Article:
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Australia’s GDP Exceeds Estimates, Recouping Pandemic Losses

Published Jun 01, 2021 09:52PM ET
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© Reuters. Australia’s GDP Exceeds Estimates, Recouping Pandemic Losses

(Bloomberg) -- Australia’s economy expanded faster than economists forecast in the first three months of the year as households tapped some of their savings and businesses boosted investment.

Gross domestic product advanced 1.8% from the final quarter of 2020, when it rose a revised 3.2%, the Australian Bureau of Statistics said in Sydney Wednesday. Economists had forecast a first-quarter gain of 1.5%. From a year earlier, the economy expanded 1.1 % vs an estimated 0.6% increase.

“The economic recovery in Australia is stronger than earlier expected and is forecast to continue,” Reserve Bank of Australia Governor Philip Lowe said Tuesday after keeping stimulatory policy settings in place. It’s being supported by “fiscal measures and very accommodative financial conditions,” he said.

Australia’s rapid rebound has been underpinned by its ability to limit Covid-19 to isolated flare ups, boosting consumer and business confidence. A massive fiscal-monetary injection strengthened the financial position of households and firms during the lockdown, and consumers are now spending savings built up.

“Australian economic activity has recovered to be above pre-pandemic levels,” Michael Smedes, head of National Accounts at the ABS, said in a statement. “Machinery and equipment investment recorded its strongest quarterly rise since December 2009, driven by the continued improvement in business confidence and support from government tax incentives.”

The Australian dollar was little changed after the release, trading at 77.68 U.S. cents at 11:50 a.m. in Sydney.

Today’s report showed:

  • Household spending rose 1.2%, adding 0.7 percentage point to GDP; while government consumption slid 0.5%, cutting 0.1 percentage point
  • Private investment advanced 5.3%, adding 0.9 percentage point and dwelling investment increased 6.4%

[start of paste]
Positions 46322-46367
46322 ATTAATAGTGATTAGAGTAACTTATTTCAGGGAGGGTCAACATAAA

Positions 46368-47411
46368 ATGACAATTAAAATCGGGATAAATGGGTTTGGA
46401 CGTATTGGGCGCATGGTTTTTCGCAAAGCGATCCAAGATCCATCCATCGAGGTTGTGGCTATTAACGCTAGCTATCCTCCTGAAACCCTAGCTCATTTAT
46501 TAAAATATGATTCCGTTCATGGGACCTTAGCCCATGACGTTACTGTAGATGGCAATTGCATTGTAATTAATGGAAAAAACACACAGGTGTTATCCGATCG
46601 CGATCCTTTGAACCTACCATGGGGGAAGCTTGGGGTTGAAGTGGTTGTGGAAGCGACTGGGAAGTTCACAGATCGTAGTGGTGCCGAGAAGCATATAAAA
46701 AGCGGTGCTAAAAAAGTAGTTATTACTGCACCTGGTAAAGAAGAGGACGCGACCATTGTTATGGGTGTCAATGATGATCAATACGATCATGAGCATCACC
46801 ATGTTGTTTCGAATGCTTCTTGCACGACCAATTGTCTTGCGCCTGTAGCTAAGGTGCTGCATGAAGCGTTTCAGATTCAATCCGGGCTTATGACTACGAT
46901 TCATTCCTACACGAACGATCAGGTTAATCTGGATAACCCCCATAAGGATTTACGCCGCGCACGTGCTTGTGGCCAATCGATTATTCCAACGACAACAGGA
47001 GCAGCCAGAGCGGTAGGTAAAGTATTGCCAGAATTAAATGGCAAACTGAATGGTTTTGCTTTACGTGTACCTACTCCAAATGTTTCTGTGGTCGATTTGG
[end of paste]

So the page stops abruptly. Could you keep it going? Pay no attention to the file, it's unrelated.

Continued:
• Among the declines were non-dwelling construction, falling 1.1% and cutting 0.1 percentage point from GDP; net exports shaved 0.6 percentage point from GDP
  • The savings rate slid to 11.6% in the first quarter from an upwardly revised 12.2% in the fourth quarter of 2020

Unemployment in Australia has steadily declined as the recovery gathered pace, reaching 5.5% in April from a pandemic peak of 7.4%.

Some pandemic support has now been withdrawn, such as loan repayment deferrals and the government’s JobKeeper wage subsidy that expired just before the end of the first quarter. Treasury Secretary Steven Kennedy said in testimony Tuesday that partial data showed around 56,000 workers had lost their jobs in the four weeks following the conclusion of JobKeeper on March 28.

A potential risk to the outlook is Australia’s sluggish rollout of a Covid vaccine, which has been heightened by a renewed outbreak of the virus in Melbourne that prompted a weeklong lockdown in the nation’s second-largest city.

“An important ongoing source of uncertainty is the possibility of significant outbreaks of the virus, although this should diminish as more of the population is vaccinated,” Lowe said yesterday.

Australia’s government and central bank have worked closely to support the economy through the pandemic. Treasurer Josh Frydenberg unveiled further stimulus measures in his May budget, joining forces with Lowe in trying to push the economy to maximum employment and revive sluggish inflation.

The central bank is due to decide next month on rolling over its yield target to a later maturity and whether to extend its quantitative easing program.

(Updates with details of report throughout)

©2021 Bloomberg L.P.

Australia’s GDP Exceeds Estimates, Recouping Pandemic Losses

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